• 32. 32 © Copyright 1989 – 2014, (ISC)2 All Rights Reserved A quantitative view • Chance of occurrence (guestimate) – Once every 100 years • Impact (scenario analysis) – Safe but unavailable – Life expectancy all equipment shortened by a year – Recovery • Recovery of essential backbone: week 6 • Recovery of secondary lines: week 14 • Complete recovery: week 26 • Chance of regression: high • Estimated loss: €1010 (catastrophic)
  • 33. 33 © Copyright 1989 – 2014, (ISC)2 All Rights Reserved Sensitivity analysis • What are values ranges and effects? Example: – Chance is quite dominant – Recovery time is driven by geographical spread of repairmen
  • 34. 34 © Copyright 1989 – 2014, (ISC)2 All Rights Reserved Segmenting a network • Prevent or limit the spread of a worm/virus • Would concentrate the recovery effort • Reduces recovery time significantly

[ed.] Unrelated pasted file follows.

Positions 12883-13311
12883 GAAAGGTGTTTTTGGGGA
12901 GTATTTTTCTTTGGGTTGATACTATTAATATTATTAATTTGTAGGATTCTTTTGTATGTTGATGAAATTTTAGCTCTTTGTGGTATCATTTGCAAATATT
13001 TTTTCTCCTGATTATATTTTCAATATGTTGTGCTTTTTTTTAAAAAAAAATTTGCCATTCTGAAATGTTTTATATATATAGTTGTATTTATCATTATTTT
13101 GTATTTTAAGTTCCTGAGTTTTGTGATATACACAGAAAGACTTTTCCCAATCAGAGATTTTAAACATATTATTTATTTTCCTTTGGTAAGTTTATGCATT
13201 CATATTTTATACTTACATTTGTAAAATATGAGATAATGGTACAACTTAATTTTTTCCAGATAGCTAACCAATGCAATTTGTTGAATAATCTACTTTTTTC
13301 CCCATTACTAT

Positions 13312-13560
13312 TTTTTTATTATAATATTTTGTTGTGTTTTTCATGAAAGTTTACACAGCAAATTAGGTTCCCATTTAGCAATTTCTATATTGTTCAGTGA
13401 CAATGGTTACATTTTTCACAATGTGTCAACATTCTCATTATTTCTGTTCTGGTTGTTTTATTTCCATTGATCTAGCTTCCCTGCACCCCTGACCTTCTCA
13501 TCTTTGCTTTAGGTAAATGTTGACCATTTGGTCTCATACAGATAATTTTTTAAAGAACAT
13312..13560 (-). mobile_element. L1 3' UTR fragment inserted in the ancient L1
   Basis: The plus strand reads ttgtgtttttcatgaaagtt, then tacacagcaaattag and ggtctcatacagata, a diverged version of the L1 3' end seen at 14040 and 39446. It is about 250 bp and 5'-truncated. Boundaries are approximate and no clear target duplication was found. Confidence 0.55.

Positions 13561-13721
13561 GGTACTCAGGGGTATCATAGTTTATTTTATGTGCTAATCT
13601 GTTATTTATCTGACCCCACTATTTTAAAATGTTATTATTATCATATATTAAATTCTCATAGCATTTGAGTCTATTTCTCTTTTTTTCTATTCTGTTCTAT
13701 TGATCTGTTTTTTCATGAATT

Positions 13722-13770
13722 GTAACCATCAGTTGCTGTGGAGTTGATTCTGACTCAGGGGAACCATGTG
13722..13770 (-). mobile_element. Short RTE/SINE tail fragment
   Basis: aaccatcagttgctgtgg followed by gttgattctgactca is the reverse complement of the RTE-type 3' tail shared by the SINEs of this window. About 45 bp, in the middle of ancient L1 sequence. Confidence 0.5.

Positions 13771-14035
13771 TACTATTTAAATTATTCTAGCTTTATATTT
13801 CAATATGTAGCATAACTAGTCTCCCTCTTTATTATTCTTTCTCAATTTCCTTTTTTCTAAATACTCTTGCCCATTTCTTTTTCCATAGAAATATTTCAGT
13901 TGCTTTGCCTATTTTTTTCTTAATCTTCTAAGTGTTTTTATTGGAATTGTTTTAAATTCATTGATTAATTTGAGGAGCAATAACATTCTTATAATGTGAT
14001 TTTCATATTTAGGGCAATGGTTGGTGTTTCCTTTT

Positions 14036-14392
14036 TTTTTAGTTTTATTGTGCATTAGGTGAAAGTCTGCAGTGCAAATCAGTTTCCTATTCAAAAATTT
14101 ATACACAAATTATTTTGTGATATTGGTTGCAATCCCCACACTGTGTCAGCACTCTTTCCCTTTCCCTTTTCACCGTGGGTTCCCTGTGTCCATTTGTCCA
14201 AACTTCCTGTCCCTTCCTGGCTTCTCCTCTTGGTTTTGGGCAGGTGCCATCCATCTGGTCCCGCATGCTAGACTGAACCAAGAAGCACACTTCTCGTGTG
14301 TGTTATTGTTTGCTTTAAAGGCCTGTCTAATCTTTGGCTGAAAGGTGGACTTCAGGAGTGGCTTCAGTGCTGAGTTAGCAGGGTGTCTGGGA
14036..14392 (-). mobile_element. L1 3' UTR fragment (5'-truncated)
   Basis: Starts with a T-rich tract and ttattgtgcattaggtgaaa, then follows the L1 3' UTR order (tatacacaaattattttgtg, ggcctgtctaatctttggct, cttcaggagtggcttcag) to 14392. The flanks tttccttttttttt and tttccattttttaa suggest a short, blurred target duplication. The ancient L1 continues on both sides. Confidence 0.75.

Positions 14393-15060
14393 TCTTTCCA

• 35. 35 © Copyright 1989 – 2014, (ISC)2 All Rights Reserved A reference Architecture (CIM) • Levels 0 and 1 are challenging • Level 2 is achievable and wise • Level 3 would be foolish not to do Business planning & logistics (level 4) Operations & planning (level 3) Process Supervisory Control (level 2) Process Control (level 1) Field (level 0)
  • 36. 36 © Copyright 1989 – 2014, (ISC)2 All Rights Reserved The quantitative impact • Chance of occurrence (guestimate) – Once every 1000 years • Impact (scenario analysis) – Safe but unavailable – Life expectancy some equipment shortened by a year – Recovery • Recovery of essential backbone: day 3 • Recovery of secondary lines: day 7 • Complete recovery: day 15 • Chance of regression: medium/low • Estimated loss: €107 (survivable)